Thursday, 26 April 2012

Challenges for the new migrant worker scheme and minimum wage increase

Mahidol University's Andy Hall has an op-ed on new the Thai-Myanmar intergovernmental plan to send 200,000 new Myanmar migrant workers to Thailand, which I reproduce here in full:
The Thai government seeks a deal with Myanmar to import 200,000 workers. But surely not until the lessons are learnt and the memorandum of understanding between Thailand and Myanmar becomes safe, cost effective, respects the human rights of migrants and contributes to genuine development of Myanmar. Whilst the MOU process is commendable as a measure to overcome challenges associated with irregular migration, both the Myanmar and Thai governments should urgently halt the process due to systematic rights violations so as to allow re-evaluation of the process to address the weaknesses in its existing implementation. Individuals/agents involved in the MOU process should be regulated through a transparent system of accountability, registration and supervision. Costs of the MOU process should be significantly reduced and Thai employers should bear financial responsibility rather than shifting the burden to workers, as required by the model employment contract. Effective recruitment of workers should be undertaken using public awareness raising in Myanmar and amongst existing Myanmar migrants and their communities in Thailand. Information campaigns for the general public and pre-departure training for departing migrants should be implemented to ensure workers understand employment contracts, costs and the general situation in Thailand. Workers' temporary passports, Thai work permits, Myanmar ID cards and Myanmar labour cards should not be confiscated by anyone, as these are the property of the worker. Migrants entering Thailand legally should not have their residence status tied only to one employer, and they should be allowed to change employers to prevent forced labour conditions arising. No restrictions should be placed on the freedom of movement of migrants legally coming into Thailand The MOU process should be made simpler and quicker to avoid long waiting time for migrants at borders, and alternatives to using border areas only should be considered to reduce cost and distance travelled. All workers should be given their employment contract in a language they understand, and its contents should be properly explained to them before signing. Myanmar should provide effective consular services to migrants in Thailand and advertise this assistance. Arrangements should be made between both countries to avoid multiple health checks. Once regular migration becomes more cost effective, comfortable and safer than irregular migration, only then will the aims of the MOU between Myanmar and Thailand be genuinely met. And only then should the MOU process recommence.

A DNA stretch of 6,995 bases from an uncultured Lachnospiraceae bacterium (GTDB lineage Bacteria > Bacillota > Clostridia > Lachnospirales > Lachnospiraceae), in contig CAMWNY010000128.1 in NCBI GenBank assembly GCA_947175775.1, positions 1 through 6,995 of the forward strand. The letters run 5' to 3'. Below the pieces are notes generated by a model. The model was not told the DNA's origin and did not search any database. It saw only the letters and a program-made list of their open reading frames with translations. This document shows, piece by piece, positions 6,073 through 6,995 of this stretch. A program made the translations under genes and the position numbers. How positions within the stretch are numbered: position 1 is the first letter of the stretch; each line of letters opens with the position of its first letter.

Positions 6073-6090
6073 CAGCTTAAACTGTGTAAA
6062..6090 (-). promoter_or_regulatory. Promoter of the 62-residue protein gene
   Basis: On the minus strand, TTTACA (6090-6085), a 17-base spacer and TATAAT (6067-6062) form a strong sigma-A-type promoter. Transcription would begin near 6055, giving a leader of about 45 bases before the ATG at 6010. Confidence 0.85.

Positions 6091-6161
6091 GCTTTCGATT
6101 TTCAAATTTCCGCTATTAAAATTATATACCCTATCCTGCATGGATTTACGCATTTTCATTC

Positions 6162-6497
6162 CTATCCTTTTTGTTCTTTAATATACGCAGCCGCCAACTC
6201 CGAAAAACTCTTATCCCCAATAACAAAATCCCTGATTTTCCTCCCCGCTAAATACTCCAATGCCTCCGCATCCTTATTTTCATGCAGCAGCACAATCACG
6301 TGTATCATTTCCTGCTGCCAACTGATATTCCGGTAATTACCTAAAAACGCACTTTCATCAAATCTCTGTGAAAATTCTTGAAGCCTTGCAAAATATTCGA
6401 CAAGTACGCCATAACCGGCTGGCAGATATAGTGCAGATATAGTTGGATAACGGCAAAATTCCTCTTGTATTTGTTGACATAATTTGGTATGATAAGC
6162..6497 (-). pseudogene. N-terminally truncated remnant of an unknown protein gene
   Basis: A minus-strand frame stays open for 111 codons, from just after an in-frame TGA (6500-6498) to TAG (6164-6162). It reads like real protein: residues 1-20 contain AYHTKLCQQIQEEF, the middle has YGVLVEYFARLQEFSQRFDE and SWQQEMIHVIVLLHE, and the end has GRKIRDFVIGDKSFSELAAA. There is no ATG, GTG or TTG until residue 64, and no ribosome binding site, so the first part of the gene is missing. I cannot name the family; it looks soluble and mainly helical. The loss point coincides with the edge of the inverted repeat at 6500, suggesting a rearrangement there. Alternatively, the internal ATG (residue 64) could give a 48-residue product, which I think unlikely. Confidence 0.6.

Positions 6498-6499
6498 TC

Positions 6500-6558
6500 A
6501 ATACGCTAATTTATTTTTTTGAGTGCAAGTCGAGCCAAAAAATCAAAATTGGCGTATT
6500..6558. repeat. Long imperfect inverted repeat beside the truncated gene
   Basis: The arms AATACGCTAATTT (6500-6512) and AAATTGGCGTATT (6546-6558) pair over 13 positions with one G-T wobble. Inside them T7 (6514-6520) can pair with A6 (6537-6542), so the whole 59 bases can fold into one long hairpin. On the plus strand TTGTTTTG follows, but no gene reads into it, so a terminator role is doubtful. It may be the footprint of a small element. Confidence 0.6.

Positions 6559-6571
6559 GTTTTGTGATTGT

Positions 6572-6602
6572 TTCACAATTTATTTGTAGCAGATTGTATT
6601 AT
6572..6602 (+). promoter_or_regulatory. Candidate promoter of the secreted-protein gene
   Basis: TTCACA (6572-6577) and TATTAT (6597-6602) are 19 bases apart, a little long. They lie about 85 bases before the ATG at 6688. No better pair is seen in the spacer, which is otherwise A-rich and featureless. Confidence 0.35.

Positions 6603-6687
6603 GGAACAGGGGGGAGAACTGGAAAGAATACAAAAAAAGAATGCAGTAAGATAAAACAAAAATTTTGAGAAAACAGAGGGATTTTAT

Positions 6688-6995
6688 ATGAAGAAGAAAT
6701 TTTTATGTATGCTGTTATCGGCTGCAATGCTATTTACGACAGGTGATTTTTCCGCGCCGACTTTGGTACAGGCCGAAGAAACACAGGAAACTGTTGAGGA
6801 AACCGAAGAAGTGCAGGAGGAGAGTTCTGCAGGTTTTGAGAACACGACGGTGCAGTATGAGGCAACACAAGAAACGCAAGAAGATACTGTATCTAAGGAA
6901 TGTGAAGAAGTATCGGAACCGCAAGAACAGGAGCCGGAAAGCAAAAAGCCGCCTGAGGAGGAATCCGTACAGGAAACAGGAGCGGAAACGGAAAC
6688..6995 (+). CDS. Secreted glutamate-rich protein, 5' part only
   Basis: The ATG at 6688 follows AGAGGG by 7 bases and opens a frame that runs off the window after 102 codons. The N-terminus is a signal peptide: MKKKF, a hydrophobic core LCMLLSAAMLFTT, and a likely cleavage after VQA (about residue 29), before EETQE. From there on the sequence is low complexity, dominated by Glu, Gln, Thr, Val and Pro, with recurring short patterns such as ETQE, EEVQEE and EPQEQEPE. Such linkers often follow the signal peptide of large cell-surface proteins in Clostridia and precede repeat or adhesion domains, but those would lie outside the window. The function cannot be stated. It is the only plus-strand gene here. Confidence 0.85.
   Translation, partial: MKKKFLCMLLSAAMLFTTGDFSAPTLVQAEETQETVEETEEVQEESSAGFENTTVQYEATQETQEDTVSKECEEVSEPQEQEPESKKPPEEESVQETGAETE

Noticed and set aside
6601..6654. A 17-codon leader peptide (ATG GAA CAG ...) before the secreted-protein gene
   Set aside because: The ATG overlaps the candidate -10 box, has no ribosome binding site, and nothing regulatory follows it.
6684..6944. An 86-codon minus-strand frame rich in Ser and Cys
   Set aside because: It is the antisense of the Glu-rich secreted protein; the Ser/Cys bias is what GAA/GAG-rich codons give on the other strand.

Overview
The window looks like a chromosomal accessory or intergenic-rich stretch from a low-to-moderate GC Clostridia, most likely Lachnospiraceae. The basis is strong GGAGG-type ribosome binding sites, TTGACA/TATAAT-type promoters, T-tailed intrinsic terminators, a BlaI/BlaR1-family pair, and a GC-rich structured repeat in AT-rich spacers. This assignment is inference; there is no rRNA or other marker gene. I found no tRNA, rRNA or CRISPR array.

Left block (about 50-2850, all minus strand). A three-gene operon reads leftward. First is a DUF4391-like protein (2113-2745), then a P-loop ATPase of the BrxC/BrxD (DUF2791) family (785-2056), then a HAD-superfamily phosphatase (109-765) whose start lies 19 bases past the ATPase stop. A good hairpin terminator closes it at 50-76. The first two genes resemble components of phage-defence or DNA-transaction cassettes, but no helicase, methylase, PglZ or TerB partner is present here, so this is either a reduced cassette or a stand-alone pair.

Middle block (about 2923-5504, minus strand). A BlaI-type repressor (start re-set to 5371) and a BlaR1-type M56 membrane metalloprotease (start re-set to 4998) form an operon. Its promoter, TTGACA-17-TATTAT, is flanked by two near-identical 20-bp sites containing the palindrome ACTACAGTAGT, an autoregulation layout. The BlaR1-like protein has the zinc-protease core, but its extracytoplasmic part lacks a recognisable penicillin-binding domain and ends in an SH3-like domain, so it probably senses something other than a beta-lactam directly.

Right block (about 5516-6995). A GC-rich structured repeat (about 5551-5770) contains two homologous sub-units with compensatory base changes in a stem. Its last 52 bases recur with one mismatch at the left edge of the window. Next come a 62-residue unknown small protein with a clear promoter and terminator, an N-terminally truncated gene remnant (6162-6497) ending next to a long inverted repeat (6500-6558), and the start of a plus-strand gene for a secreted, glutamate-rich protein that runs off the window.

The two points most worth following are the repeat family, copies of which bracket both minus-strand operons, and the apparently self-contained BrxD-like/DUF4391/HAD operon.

Separately, Phuket Wan a local news site based in Phuket, reports some interesting local tidbits related to the recent increase in Phuket's minimum wage to 300 baht/day:
Any serious disgruntlement among Phuket's estimated 200,000 Burmese workers is likely to surface on Monday, when monthly pay for all employees is due to reflect the new 300 baht daily minimum wage for the first time. Phuket and six Bangkok-centred provinces are pioneering the new national daily rate, which was introduced on April 1 and will spread to other provinces before 2013. ... If legal Burmese workers were free to change employers quickly, a drift could be expected from the neighboring provinces of Phang Nga and Krabi to better-paid employment on Phuket. However, contacts in the Burmese community say that it's not unusual for Burmese construction workers to already be paid 250 baht a day. No flow-on pay rise is expected in the Thai fishing industry, where human trafficking, slave labor and rights abuses are frequently reported. Kittipong Laonipong, Director of the Department of Labor Ptotection and Welfare on Phuket, said that illegal Burmese workers in other provinces could certainly be eyeing jobs on Phuket - but only if employers paid their illegal workers the new legal minimum. Police and Immigration officials would have to intervene and enforce the law if such a trend became discernable, he said. Many illegal workers on Phuket pay bribes to stay here. Htoo Chit, the region's spokesperson for Burmese workers, says he does not expect to see a rapid change in the relationship between Phuket employers and their workers. ''Many Burmese are delighted at the new approaches being shown by the government back in Burma,'' he said. ''But for most, there are not enough new jobs being created there to think about going back yet.''

No comments:

Post a Comment